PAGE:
Processing SMA Data
1.2 m Telescopes

sma2casa Details

  1. What the script does
  2. Getting started
  3. How to run
  4. Examples
  5. Script caveats

  1. What the script does
  2. Getting started
  3. How to run
  4. Script caveats
  5. Script notes

1. What the script does

This script outputs a FITS-IDI file for each sideband of each spectral chunk in the data set.

  1. Creates one FITS-IDI file for each sideband of each chunk of a raw SMA data set. The FITS-IDI files will later be read by a second script,, which creates a CASA measurement set (MS). The reason for this two step conversion process is that CASA measurement set format is not a stable target; it can be changed by the CASA software group at any time. FITS-IDI format, on the other hand, is a standard format which is unlikely to change, because doing so would break many existing software packages. See the "Getting Started" section for information about obtaining these scripts.
  2. Uses Tsys information in the SMA dataset to convert SMA visibilities to "pseudo-Jansky" units, which (barring significant problems with the track, e.g., bad pointing) are within ~20% of the correct Jy values. It also uses Tsys, along with integration time, to calculate weights for the visibilities. These calculations are performed before the FITS-IDI files are written.

2. Getting started

By default, will call the module makevis.c, which requires that be present in your current working directory. If it is not, or if does not work properly, you can recompile makevis.c from source code and a Makefile in the github repository. Alternatively, the script can be run with the -P option. This option has the advantage of being more portable (no recompiling necessary), but the disadvantage of running more slowly (by ~ a factor of 2).

The following Python modules must be present:

  • numpy
  • astropy
  • pyfits (now a part of astropy)
To verify that they are installed, type (on successive lines):

  • Python
  • help()
  • modules
If you don't have the necessary Python modules, install the Anaconda Python distribution, which has everything needed for running

3. How to run

Execute the command in your terminal window:

$ [path-to-SMA-data] [options]

Script options

-c m,n,o [--chunks x,y,z]       Process chunks x, y and z only (comma separated list)
-h [--help]	        	Print this message and exit
-l [--lower]	 	        Process lower sideband only
-n [--newChunk]	 	        Define a new, synthetic, spectral chunk
-p [--percent]	        	Percent to trim on band edge (default = 10)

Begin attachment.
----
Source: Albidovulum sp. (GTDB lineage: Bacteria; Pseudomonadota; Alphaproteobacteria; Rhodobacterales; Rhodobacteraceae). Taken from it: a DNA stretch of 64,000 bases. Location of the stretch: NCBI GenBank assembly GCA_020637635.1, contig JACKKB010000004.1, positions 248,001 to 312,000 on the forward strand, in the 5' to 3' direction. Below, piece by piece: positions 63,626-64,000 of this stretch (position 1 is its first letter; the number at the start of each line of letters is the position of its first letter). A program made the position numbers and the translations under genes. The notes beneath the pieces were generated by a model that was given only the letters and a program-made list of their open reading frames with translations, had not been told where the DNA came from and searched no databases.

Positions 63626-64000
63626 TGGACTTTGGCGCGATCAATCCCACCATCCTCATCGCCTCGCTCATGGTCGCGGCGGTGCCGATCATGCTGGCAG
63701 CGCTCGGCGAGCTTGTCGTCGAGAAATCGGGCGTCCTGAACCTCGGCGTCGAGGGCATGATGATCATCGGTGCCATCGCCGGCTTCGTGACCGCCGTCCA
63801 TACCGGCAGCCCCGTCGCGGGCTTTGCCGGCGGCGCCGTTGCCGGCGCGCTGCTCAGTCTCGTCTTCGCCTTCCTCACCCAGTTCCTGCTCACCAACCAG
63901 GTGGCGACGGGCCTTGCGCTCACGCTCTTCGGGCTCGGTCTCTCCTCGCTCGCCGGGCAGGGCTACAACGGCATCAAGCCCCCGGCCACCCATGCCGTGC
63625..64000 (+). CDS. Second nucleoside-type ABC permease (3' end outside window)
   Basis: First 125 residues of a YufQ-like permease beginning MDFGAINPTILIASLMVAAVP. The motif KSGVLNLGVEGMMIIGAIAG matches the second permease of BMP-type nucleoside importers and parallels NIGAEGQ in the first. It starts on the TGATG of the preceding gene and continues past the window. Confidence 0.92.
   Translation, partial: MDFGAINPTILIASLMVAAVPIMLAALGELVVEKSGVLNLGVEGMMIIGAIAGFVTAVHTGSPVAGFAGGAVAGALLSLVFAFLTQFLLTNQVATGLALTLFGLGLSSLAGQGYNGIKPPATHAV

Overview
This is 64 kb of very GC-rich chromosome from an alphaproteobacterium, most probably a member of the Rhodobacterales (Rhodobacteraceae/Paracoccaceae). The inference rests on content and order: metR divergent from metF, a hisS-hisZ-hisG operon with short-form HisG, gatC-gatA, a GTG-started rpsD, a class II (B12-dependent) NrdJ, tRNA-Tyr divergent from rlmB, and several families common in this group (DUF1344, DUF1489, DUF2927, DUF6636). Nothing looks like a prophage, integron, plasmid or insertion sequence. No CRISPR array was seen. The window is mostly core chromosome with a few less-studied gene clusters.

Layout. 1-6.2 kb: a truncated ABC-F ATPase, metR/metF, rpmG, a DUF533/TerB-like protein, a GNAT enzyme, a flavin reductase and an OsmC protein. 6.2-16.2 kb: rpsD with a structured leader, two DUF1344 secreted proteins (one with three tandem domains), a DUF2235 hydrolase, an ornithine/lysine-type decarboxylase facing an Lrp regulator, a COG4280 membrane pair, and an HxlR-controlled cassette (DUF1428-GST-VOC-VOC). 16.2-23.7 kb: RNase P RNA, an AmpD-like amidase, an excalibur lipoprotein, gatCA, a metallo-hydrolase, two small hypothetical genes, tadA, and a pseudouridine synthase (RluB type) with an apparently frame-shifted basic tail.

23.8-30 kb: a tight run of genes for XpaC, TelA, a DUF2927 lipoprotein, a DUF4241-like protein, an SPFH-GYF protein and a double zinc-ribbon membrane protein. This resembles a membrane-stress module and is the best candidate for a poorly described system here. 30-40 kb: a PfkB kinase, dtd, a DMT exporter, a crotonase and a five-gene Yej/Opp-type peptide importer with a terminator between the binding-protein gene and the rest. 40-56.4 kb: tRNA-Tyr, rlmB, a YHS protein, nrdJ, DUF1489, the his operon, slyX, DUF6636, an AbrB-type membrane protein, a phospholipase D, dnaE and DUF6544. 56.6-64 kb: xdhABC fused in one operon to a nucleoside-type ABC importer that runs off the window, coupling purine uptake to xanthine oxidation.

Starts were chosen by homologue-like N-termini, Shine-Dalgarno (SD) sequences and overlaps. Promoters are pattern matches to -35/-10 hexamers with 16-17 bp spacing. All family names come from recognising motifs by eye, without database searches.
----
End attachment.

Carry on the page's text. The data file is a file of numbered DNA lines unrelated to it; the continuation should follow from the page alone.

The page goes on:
-P [--PythonOnly]	 	Do not use the C module "makevis"
-r [--receiver]	        	Specify the receiver for multi-receiver tracks (230, 345, 400 or 650)
-R [--RxFix]	        	Force the data to be treated as single receiver
-s [--silent]	 	        Run silently unless an error occurs
-t [--trim]	        	Set the amplitude at chunk edges to 0.0
-T	 	                -T n=m means use antenna m's Tsys for antenna n
-u [--upper]	 	        Process upper sideband only
-w m,n,o [--without x,y,z]	Do NOT process chunks x, y and z (comma separated list)

The -T option provides a crude way to handle bad Tsys information. If antenna n has noisy or garbage Tsys values, -T allows antenna m's Tsys to be used instead for that antenna. Dual receiver tracks must use the -r option, and each receiver must be processed separately.

The -n switch allows you to define new, synthetic, spectral "chunks" (spws in CASA terminology) which have different total bandwidths and spectral resolutions. The main purpose for this feature is to allow SWARM chunks to be processed at reduced spectral resolution, especially for continuum projects, in order to reduce the size of the CASA Measurement Sets. Although SWARM chunks are the ones we are most apt to want to resample, the -n option will work with ASIC correlator chunks too. One may produce a synthetic chunk from a chunk which has been excluded with the -w switch; indeed, doing so will probably be the most common use case. The syntax for a synthetic chunk is

-n originalChunk:startChannel:endChannel:nAverage

Where originalChunk is the hardware chunk number (49 or 50 for SWARM), startChannel is the first channel to use in the original, hardware chunk, endChannel is the last channel to use, and nAverage is the number of channels of the original chunk to vector average to produce a single channel in the synthetic chunk. (1 + endChannel - startChannel) must be evenly divisible by nAverage. One can define any number of synthetic chunks. Because the -n option allows for an arbitrary number of synthetic chunks, it needs to be the last parameter on the command line, because it grabs all the remaining text on the line, and attempts to parse it into new syntetic chunk specifications.

4. Examples

  • Process both sidebands of all chunks in the data set located at /sma/SMAusers/taco/130408_17:20:01/